From chasing explosive action as a talented long jumper, sprinter and hurdler, she now pursues shooting, a sport that entails little movement and calls for sharp focus and deep concentration. Yet, after years of studying engineering, finding a job, writing a couple of books, setting up a publishing house and getting married, Nita Samantaray is happy that she has rediscovered her passion for sport.
Her moment of epiphany came when she was in Chennai and watching the telecast of PV Sindhu in the 2016 Olympic Games badminton final. Nita knew she had to get back to sport. Athletics seemed too tough to return to and shooting seemed a viable option. A visit to an academy in Anna Nagar was to usher in the change, however, she was told she would be better with a pistol than with a rifle.
Her marriage with Himanil Desai, who she had met during an internship, meant she had to move to Vadodara. While finding a job was not too difficult, she scouted around to be able to shoot late evenings each day. Coach Ravi Patel set her a test before taking her under his wings and she now spends two hours honing her skills there, often shooting scores of 370-plus at training.
Last month in Mumbai, shooting with a borrowed pistol, the 25-year-old emerged Gujarat’s second-best woman competitor in the air pistol event. Nita scored 348 points – not a score that will make the national selectors jump up and take notice – but that told her she had made rapid progress and in the right direction.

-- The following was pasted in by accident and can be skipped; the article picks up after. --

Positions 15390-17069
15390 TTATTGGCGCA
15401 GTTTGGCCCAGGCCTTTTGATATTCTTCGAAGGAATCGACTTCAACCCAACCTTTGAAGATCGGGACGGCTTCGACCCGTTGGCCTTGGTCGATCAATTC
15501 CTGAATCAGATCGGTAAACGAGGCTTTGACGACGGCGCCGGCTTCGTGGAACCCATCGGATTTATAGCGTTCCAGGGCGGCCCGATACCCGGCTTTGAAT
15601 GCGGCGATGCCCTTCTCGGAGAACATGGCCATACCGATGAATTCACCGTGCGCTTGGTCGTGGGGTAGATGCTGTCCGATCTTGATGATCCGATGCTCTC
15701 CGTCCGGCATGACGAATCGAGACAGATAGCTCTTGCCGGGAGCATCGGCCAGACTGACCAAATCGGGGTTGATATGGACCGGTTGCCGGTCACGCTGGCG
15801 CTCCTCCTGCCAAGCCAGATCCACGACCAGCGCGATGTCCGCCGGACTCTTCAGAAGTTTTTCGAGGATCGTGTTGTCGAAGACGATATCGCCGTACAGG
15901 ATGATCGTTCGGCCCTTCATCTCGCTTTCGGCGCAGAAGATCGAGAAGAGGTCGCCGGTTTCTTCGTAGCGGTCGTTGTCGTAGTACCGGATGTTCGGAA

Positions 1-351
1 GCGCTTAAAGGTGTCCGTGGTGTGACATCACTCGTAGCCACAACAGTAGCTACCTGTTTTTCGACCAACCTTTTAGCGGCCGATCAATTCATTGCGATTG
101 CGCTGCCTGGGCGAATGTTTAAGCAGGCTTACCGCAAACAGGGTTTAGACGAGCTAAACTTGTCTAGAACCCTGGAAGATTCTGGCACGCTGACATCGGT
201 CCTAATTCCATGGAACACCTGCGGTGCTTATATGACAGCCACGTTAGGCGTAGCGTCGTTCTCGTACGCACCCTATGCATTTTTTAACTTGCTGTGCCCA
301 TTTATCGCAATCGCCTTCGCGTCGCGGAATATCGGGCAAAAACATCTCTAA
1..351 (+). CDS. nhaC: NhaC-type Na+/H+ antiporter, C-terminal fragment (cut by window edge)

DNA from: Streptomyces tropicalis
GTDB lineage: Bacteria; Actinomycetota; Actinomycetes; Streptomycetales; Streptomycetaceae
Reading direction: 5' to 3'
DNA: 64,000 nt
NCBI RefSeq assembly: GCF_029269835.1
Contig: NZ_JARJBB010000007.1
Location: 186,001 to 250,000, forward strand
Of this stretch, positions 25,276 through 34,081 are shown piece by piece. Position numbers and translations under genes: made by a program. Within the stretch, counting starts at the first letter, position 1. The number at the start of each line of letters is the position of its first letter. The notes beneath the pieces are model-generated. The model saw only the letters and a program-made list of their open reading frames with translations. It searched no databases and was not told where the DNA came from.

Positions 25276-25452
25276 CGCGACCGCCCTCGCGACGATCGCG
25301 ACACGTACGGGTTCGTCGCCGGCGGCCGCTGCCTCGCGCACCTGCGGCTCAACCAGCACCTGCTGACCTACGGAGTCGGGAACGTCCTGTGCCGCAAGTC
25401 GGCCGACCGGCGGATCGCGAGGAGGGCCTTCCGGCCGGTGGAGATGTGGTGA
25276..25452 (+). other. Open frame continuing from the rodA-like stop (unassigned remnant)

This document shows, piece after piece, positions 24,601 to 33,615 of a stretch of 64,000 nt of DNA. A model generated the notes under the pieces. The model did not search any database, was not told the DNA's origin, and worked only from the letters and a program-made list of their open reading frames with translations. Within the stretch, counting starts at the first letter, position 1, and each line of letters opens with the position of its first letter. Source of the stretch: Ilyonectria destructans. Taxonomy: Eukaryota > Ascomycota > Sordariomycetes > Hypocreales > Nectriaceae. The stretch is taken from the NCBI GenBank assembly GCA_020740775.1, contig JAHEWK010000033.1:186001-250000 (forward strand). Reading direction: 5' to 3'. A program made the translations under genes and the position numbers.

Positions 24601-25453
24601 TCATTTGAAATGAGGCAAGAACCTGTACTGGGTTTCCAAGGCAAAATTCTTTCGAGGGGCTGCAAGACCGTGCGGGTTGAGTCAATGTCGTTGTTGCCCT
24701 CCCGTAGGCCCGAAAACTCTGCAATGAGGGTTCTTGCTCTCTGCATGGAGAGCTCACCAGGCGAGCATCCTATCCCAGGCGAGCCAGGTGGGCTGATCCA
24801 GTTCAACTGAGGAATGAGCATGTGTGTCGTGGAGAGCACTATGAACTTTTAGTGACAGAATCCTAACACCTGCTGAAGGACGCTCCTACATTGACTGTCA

Come to think of it, it was some nine years ago, around the time she registered for her XI standard in school, she was watching Abhinav Bindra on TV. The 10m air rifle shooter was becoming India’s first individual Olympic gold medallist. Coupled with images of Anjali Bhagwat that were etched on her mind, Bindra’s Olympic conquest stayed on her mind.
Yet, even if her parents Prasanti and Dilip Samantaray were supportive of her interest in sport, there was pressure from relatives and education took priority over athletics. Engineering studies in Pattanaik University followed by post-graduation from the Manipal Institute of Technology kept sport buried in the background.
The brown-eyed lass tried her hand at tennis but was not motivated to pursue it as actively as she had done track and field sport in Bhubaneswar. “I missed sport a hell of a lot, having trained with a wonderful bunch of girls. From my school days, sport has meant a lot to me but I had to put that on the backburner to secure my engineering degree,” she says. “I remember coach Akshay Kumar Sahu sir saying that I would be a good athlete when I held the State long jump record.
“The Olympic Games was not even a dream,” she recalls the years spent in academic pursuit and employment. Without finding a job that would let her play sport, it seemed that she would be divorced from sport for the rest of her life, remaining another one of those Indians whose sporting acumen was sacrificed at the altar of regular pursuits.
Yet, Nita remains so full of positivity that you do not hear her crib about having to lengthen her normal day to be able to shoot. Fitness training and skill training sandwich her domestic chores, job and publishing. Of course, her husband Himanil supports her passion, even standing in for her in the kitchen when she gets delayed in the shooting range.
Last week, she watched a broadcast featuring one of her friends from schooldays – Olympian 200m sprinter Srabani Nanda run for India in the Asian Athletics Championships in Bhubaneswar – and it reinforced her own dreams of the Olympic Games. “Srabani and I used to train and compete against one another. We would also hang out with Mayuri Mishra and Subashmita Rath.”
Indeed, the 2020 Olympics are on her mind and she will give it all it takes to get there, embodying the #LiveToPlay spirit. With a pistol of her own that her father is planning to gift her against all odds, the 5’4” powerhouse hopes to make it there. Those who know her admire her for already undertaking a memorable journey, one that has restored her world of sport.